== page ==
On this diet they will become hard and firm without the desposition of fat; or if too fat they will grow thinner under it.

Before going further the fact deserves emphasis that there should be a fixed hour for feeding dogs, and they should always have their meals on time, for they fret when kept waiting, and some even positively refuse to eat if their dinner is an hour late, while others go to bed and eat reluctantly when called; whereas at the proper time they are at the kennel door barking and plainly asking to be fed.

Some dogs are liable to become over weight and go beyond their classes when they are being put in condition if they are not carefully watched, while on the other hand some require to be pulled down a bit. If they are of the fairly hardy variety, as a rule far better more exercise than dietetic restrictions, but if they are delicate toys, and especially Yorkshires, the remedy lies in the feeding-pan.

But before considering the special requirements of overweight dogs something can properly be said of the feeding of Yorkshires in general and other toys which do not exhibit this fault.

In dealing with Yorkshires one must consider above all the condition of blood and skin and growth of the hair.

Now in discussing food and feeding many writers have theorized that rice being fat-producing is not suitable for this breed and should not be given, or if given the quantity should be very small indeed. But theories and results of practice are sometimes at variance, and so it proves in this instance, for it is a fixed and absolute fact that the staple food for toys and especially Yorkshires is rice. And one reason for its special suitability lies in the very argument which these theorists use for condemning it, namely, that it is fat-producing. Besides this effect, however, it is cooling, good for the skin and, as a result, for the coat.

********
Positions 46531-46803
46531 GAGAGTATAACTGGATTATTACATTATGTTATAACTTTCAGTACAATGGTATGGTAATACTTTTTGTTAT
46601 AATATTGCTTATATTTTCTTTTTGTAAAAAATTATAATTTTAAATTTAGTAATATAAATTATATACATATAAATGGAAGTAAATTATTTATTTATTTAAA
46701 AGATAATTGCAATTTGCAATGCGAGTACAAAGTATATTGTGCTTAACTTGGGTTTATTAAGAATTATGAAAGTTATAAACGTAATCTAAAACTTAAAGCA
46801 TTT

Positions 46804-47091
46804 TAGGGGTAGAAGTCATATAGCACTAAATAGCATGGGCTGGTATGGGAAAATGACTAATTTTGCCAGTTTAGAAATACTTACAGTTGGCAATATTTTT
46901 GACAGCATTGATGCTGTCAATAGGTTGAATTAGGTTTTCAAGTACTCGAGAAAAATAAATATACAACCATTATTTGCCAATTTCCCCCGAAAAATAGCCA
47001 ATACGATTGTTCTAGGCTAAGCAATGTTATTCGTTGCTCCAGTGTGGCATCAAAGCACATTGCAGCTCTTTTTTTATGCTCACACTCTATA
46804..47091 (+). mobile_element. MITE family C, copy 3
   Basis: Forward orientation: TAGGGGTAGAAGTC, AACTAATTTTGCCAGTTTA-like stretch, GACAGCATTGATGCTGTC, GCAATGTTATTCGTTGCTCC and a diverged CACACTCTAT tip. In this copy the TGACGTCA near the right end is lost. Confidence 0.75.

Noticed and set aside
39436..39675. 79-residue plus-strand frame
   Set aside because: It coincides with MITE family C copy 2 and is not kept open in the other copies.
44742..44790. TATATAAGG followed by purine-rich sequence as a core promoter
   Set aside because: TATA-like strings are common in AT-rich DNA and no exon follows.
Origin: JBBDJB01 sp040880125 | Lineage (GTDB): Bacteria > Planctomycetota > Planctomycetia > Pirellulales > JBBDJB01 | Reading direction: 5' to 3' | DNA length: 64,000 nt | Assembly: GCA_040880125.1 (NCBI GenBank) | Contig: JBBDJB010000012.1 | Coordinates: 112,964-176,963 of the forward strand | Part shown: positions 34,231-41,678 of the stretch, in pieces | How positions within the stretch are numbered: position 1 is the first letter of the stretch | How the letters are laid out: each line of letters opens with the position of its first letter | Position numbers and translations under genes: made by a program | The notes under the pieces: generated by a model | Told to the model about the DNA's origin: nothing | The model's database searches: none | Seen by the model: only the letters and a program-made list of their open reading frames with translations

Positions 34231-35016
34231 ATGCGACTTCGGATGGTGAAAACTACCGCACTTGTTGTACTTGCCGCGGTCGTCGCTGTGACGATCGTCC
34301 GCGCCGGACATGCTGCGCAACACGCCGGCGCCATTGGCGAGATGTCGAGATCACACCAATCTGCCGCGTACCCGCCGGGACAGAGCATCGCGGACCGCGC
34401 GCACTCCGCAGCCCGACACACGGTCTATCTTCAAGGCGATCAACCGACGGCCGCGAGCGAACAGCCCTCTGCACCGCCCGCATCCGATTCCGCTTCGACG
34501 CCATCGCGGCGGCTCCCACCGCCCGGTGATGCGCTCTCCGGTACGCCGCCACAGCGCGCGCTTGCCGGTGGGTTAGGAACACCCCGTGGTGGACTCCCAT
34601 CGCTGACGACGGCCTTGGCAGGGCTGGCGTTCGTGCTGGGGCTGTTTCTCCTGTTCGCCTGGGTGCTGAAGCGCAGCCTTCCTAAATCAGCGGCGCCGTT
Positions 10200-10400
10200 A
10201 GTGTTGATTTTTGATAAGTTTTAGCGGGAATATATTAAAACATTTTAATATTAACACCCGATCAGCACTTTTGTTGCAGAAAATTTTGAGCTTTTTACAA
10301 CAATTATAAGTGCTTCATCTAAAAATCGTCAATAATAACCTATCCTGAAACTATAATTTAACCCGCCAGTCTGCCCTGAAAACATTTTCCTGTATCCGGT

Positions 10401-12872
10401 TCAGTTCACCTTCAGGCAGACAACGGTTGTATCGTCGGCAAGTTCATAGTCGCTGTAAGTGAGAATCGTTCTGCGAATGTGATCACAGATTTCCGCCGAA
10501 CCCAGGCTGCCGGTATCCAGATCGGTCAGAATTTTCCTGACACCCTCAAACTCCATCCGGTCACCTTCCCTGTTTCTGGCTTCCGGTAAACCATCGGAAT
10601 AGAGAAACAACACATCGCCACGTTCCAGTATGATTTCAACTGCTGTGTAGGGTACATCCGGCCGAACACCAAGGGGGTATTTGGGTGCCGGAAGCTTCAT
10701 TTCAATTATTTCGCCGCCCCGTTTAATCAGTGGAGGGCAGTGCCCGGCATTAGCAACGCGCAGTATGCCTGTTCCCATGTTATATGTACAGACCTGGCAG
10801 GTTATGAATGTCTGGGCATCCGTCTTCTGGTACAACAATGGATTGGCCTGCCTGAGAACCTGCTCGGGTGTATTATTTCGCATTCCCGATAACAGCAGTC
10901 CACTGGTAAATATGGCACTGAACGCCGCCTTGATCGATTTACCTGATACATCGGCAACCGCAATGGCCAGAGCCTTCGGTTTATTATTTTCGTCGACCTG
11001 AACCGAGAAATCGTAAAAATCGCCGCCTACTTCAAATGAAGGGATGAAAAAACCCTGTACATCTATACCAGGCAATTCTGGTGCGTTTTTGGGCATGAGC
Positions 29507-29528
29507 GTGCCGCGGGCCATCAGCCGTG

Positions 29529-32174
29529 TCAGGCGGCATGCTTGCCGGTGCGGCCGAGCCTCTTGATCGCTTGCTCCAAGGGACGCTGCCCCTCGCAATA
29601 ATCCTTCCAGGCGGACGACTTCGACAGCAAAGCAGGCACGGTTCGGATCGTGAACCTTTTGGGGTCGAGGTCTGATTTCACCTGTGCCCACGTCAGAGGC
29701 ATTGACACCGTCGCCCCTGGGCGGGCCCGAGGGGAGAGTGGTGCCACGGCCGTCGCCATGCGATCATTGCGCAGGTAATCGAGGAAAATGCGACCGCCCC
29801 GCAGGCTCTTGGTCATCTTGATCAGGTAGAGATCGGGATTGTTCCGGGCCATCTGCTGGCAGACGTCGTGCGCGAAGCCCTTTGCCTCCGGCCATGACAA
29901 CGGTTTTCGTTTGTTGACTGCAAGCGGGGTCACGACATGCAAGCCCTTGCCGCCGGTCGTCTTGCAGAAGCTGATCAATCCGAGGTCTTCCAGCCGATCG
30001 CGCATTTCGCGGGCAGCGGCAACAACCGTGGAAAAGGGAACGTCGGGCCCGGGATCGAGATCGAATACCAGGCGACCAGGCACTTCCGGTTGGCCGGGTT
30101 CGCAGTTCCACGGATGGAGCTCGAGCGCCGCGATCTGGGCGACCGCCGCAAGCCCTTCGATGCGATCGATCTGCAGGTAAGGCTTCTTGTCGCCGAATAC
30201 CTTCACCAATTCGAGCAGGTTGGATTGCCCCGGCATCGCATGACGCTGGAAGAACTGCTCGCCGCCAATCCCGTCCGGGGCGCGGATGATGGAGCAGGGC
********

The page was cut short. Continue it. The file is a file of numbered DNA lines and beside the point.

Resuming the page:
There are many physicians who believe that the food has a decided influence on the growth of the hair and that the starches are the most active of all. Not impossibly this theory is correct, and certainly experience with dogs would seem to substantiate it, for with him who is admitted to be the best "hair grower" of the dog world rice is the food of all relied upon.

But while the question, Will food promote growth of the hair? is still open, there is no disputing the fact that rice favors its health, and by acting on the skin and blood it decidedly lessens its tendency to break and fall out.

Rice may therefore be accepted as the staple food for toys and especially Yorkshires. And the proper way to prepare it is to set it in the oven, in a jar, and allow it to cook for at least two hours; or if the oven is not too hot it may remain there all night.

The first meal for Yorkshires - and what will do for them will do for all the small varieties which have but little out-door exercise - must be of new milk, and the quantity about half a pint. This should be given early say at seven. About three hours later boiled barley and nice fresh tripe that has been boiled in milk may be given. The tripe, by the way, must be chopped fine and mixed with the barley, and to this may be added a little of the milk that the tripe has been boiled in.